Thursday, January 16, 2014

Jumping on the CQL Bandwagon (a tipping point to migrate off Astyanax/Hector?)

Its been over a year since we started looking at CQL. (see my blog post from last October)

At first we didn't know what to make of CQL.   We were heavily invested in the thrift-based APIs (Astyanax + Hector).  We had even written a REST API called Virgil directly on top of Thrift (which enabled the server to run an embedded Cassandra).  

But there was a fair amount of controversy around CQL, and whether it was putting "SQL" back into "NoSQL".  We took a wait and see approach to see how much CQL and the thrift-based API diverged.  The Cassandra community pledged to maintain the thrift layer, but it was clear that Datastax was throwing its weight behind the new CQL java driver.  It was also clear that new-comers to Cassandra might start with CQL (and the CQL java-driver), especially if they were coming from a SQL background.

Here we are a year later, and with the latest releases of Cassandra, (IMHO) we've hit a tipping point that has driven this C* old-timer to begin the migration to CQL.   Specifically, there are three things that CQL has better support for:

Lightweight Transactions: These are conditional inserts and updates.  In CQL, you can add an additional where clause on the end of a statement, which is first verified before the upsert occurs. This is hugely powerful in a distributed system, because it helps accommodate distributed reads-before-writes.  A client can add a condition which will prevent the update if it was working with stale information. (e.g. by checking a timestamp or checksum and only updating if that timestamp or checksum hasn't changed)

Batching:  This allows the client to group statements.  The batch construct can guarantee that either all the statements will succeed, or all will fail.  Even though it doesn't provide isolation, meaning other clients will see partially committed batches, this is still a very important construct when creating consistent systems that scale because you end up batching in the client to reduce the database traffic.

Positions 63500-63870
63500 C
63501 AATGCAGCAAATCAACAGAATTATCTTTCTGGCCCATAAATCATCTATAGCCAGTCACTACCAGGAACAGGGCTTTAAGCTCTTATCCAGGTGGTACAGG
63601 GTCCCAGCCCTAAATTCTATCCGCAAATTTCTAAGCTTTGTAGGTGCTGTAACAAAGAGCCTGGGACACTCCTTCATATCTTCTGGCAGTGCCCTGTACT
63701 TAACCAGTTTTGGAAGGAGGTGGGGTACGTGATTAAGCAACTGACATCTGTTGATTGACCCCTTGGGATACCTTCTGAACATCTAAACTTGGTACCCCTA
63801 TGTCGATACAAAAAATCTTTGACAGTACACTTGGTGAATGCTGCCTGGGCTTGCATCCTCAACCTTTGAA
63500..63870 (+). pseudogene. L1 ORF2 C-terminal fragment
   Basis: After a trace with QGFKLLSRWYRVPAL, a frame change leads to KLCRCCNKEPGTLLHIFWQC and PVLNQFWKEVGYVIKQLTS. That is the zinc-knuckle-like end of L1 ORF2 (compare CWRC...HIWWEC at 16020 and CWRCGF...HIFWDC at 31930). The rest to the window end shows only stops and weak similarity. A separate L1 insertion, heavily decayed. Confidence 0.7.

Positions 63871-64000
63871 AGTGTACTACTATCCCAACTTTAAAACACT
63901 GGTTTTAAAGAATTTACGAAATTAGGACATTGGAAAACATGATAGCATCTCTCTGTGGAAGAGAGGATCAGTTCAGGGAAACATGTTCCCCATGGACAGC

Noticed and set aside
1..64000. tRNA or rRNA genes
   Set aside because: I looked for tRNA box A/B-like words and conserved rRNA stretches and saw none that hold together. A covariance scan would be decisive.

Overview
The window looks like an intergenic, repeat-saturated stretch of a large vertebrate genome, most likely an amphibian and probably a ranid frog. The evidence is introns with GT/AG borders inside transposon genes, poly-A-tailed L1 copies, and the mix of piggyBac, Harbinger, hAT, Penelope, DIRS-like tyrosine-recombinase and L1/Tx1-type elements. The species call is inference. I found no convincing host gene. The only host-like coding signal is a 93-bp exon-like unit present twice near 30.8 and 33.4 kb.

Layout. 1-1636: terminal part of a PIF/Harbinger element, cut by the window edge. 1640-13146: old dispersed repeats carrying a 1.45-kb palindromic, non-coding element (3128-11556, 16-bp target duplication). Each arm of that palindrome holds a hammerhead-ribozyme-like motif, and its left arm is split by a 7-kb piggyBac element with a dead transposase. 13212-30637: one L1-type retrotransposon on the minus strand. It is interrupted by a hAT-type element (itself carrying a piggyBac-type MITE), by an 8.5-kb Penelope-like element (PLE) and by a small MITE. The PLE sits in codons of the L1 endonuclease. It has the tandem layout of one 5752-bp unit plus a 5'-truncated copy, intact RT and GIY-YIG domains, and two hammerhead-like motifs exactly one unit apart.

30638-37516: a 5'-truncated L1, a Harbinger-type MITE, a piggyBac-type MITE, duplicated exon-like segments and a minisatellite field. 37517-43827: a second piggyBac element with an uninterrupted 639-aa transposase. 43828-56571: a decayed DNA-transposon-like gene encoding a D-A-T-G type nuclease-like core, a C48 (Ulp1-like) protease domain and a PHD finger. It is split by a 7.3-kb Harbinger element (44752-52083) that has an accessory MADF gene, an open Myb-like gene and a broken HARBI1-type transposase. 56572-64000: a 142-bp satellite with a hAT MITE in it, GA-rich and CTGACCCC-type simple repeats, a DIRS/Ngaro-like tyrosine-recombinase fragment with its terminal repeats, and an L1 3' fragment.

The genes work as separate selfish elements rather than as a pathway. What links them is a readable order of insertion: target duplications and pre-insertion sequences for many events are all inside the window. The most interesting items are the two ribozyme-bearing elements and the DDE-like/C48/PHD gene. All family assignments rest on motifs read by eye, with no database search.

Collections: When you do enough data modeling on top of Cassandra, you end up building on top of the row key / sorted column key structure using composite columns.  And although it is amazing what you can accomplish with that simple structure, a lot of effort is spent marshaling in and out of those primitive structures.  Collections offers a convenient translation layer on top of those primitives, which simplifies things.  You can always drop down into the primitives, when need be, but sometimes its nice to have a simple list, map, or set at hand.

Now -- don't get me wrong.  I'm still a *huge* Astyanax fan, and it still provides some convenience capabilities that AFAIK are not yet available in CQL.  (e.g. the Chunked Object Store)  But as we guessed a while back, it looks like CQL will offer better support for newer C* features.

SOOO ----
I've started on a rewrite of Virgil that offers up CQL capabilities via REST.  I'm calling the project memnon.  You can follow along on github as I build it out.

Additionally, I started rewriting the Storm-Cassandra bolt/state mechanisms to ride on top of CQL.  You can see that action on github as well.

More to come on both of those.


2 comments:

vivek said...

Nice post, thanks for the insights. This is what Kundera offers, provides a way to choose between CQL2/CQL3, and JPQL to CQL3 translation is implicitly managed by Kundera API.

Henning Rauch said...

Nice post. What about performance? Do you see significant differences between astyanax/thrift and cql? I would assume that going through the parser/scanner process of a language like CQL does not come without some cost.